by ADAM GRUENEWALD
As the fall sports season draws closer with classes starting soon, Central will be without two of its teachers, one of whom also served as boys’ basketball coach.
Central sixth-grade teacher and head boys’ basketball and junior high baseball coach Nat Boyer, along with wife and third-grade teacher Kristie, have left the district with Boyer announcing his resignation in mid-July.
Boyer, 38, who will not be coaching basketball, is taking over the senior high principal position at Gibbon-Fairfax-Winthrop, replacing Steve Schauberger. Kristie will teach first grade.
“It’s good for our family to teach in the same district,” said Boyer. “It will be a good move.”
Boyer added meeting with his letterwinners, which he did shortly after announcing his resignation, was the most emotional in his departure.
“It effectively ends my career as coach,” said Boyer, whose last game was a Section 2AA playoff loss at Glencoe-Silver Lake on April 25, 49-29. “That’s my plan. I’m 99.9 percent sure I’m done coaching. I want to leave the door open a little bit, but it’s time for me to begin the next stage of my career.”
The opportunity also gives him a chance to continue the legacy of his dad, Tony, who passed away in June after a five-year battle with kidney cancer.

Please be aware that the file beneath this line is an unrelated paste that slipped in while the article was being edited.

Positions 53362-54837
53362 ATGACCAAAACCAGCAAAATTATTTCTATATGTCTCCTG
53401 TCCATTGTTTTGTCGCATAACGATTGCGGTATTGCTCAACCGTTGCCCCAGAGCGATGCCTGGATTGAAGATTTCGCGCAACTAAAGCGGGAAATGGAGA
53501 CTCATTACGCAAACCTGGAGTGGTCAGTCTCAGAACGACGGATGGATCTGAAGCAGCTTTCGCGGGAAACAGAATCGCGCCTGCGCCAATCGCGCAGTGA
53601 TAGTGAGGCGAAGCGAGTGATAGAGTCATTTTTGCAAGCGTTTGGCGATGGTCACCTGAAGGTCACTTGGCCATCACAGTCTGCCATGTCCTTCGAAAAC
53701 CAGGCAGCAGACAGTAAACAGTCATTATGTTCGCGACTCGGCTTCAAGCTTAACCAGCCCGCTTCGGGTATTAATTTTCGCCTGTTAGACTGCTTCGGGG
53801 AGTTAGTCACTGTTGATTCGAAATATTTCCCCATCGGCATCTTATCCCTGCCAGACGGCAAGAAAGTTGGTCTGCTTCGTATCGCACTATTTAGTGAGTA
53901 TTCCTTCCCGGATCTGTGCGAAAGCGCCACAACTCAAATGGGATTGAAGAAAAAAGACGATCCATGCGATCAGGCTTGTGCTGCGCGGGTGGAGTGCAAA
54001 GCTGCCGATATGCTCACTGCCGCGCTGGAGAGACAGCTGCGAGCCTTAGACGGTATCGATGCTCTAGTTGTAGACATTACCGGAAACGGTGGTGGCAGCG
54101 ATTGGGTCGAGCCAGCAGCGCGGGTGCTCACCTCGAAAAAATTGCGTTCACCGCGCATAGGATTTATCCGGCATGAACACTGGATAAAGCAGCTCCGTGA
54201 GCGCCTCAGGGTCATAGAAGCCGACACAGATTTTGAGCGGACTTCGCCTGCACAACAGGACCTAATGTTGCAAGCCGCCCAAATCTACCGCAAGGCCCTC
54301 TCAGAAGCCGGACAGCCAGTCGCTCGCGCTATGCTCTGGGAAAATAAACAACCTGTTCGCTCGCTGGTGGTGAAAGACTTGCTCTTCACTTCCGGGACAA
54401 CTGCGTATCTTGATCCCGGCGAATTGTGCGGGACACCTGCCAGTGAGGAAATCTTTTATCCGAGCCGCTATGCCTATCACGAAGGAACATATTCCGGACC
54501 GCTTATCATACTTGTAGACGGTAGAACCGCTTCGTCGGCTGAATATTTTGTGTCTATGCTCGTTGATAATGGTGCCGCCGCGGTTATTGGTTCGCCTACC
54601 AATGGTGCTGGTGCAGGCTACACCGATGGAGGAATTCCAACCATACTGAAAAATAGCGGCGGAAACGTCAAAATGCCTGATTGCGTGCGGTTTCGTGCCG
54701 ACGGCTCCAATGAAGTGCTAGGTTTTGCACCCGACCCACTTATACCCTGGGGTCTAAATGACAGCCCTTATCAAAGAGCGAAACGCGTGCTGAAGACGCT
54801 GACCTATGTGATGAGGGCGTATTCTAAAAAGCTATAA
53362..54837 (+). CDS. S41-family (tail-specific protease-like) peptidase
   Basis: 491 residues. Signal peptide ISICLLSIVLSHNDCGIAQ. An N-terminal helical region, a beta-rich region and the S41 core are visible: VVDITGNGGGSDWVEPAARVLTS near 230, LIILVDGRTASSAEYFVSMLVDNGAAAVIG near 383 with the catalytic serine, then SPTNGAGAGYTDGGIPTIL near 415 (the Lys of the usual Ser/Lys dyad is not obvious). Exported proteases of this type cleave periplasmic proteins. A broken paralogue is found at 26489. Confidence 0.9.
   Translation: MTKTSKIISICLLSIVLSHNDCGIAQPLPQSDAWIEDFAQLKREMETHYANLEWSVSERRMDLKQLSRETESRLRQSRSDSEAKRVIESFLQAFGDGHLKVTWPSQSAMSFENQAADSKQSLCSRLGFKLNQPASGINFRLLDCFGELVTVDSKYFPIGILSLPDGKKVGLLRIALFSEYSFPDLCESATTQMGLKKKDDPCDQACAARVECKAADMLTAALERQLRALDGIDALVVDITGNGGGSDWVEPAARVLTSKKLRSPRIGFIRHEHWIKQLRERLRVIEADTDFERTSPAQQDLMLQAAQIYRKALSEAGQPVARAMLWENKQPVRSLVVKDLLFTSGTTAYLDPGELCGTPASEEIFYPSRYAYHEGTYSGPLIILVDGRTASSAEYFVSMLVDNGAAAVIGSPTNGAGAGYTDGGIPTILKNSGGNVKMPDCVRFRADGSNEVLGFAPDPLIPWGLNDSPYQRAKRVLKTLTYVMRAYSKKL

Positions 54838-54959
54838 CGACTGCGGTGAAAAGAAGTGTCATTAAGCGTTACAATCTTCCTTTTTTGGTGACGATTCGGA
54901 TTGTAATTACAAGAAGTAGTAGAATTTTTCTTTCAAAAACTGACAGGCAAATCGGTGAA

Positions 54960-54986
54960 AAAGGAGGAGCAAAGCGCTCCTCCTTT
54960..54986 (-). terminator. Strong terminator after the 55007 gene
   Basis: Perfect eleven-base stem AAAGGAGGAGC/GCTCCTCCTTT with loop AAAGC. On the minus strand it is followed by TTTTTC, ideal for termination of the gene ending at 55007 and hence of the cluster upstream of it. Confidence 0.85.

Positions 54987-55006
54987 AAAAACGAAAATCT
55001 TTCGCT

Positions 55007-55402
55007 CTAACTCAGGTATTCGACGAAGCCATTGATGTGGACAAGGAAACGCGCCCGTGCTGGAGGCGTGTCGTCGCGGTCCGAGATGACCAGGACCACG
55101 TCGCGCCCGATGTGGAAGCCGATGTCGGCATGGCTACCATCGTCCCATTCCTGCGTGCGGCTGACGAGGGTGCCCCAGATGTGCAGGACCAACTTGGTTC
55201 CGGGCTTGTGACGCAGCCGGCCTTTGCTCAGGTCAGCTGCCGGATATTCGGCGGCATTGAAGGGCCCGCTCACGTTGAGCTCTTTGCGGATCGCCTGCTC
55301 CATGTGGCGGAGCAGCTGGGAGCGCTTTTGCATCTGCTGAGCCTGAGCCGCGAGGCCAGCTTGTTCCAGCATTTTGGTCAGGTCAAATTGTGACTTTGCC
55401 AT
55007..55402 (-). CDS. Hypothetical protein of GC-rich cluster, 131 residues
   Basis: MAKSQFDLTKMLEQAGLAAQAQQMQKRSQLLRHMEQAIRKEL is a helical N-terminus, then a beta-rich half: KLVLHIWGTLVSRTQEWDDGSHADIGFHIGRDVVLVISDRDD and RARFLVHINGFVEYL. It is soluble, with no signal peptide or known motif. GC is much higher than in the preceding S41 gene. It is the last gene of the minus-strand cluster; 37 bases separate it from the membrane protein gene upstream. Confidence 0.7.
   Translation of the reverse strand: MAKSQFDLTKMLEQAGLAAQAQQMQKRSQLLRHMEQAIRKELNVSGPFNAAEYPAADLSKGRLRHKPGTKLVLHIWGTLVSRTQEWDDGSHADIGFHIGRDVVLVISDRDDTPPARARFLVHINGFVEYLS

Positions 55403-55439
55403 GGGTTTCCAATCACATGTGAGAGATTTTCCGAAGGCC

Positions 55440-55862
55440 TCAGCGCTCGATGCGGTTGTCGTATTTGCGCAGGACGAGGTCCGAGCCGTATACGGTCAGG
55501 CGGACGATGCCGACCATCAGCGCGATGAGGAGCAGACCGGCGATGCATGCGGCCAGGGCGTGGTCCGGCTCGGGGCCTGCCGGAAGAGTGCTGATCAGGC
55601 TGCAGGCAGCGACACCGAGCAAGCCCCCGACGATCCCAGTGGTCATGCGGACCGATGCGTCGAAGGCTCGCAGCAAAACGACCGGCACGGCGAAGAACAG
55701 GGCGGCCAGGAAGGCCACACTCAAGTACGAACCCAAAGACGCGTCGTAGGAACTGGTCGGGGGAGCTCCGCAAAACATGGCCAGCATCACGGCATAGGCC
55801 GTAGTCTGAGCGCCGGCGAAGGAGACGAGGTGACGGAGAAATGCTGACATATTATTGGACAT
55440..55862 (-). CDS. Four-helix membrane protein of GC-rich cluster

“I’m trying to follow in his footsteps but not try to fill his shoes because he was good at what he did,” said Boyer. “That’s been my inspiration to do what I’m doing. Hopefully carry on the legacy that he’s left.”
Boyer added he learned a lot from his dad who was in education for 44 years, including 22 years as an administrator.
“That is my one regret, that he didn’t get to be there when I was offered my job,” said Boyer. “Make no mistake about it he was there in my interview, I know he was. He watched over me and made sure I said all the right things.”
Boyer said that he would one day like to be a superintendent.
“That’s one of those things that was part of the process and eventually I’ll be looking at the superintendent position,” he said. “Not at this time, but I’d like to see my career go (there).”
Prior to his retirement, Tony was superintendent at G-F-W schools, which helped Boyer understand the district.
“I know that the district in good shape,” he said. “It’s got a lot of parallels to Norwood Young America, Central in size and even its location.”
As an administrator, Boyer said he can move his career forward from teaching and coaching.
“Being able to not just influence the students, but influence the students and staff and be an educational leader,” he said. “I was given great opportunities here (at Central) but with this position I’m given greater opportunities.”
The transition does conclude his basketball coaching career, which was his intention when he first took the job at Central.
“This is where I wanted to end my coaching career,” he said. “I’ve been really fortunate and my family’s been fortunate to be able to be up here.”
Boyer had coached both boys’ and girls’ programs for 17 years at various schools, including 11 years as head coach for basketball at Tracy-Milroy-Balaton, softball and basketball at Janesville-Waldorf-Pemberton and basketball at Central.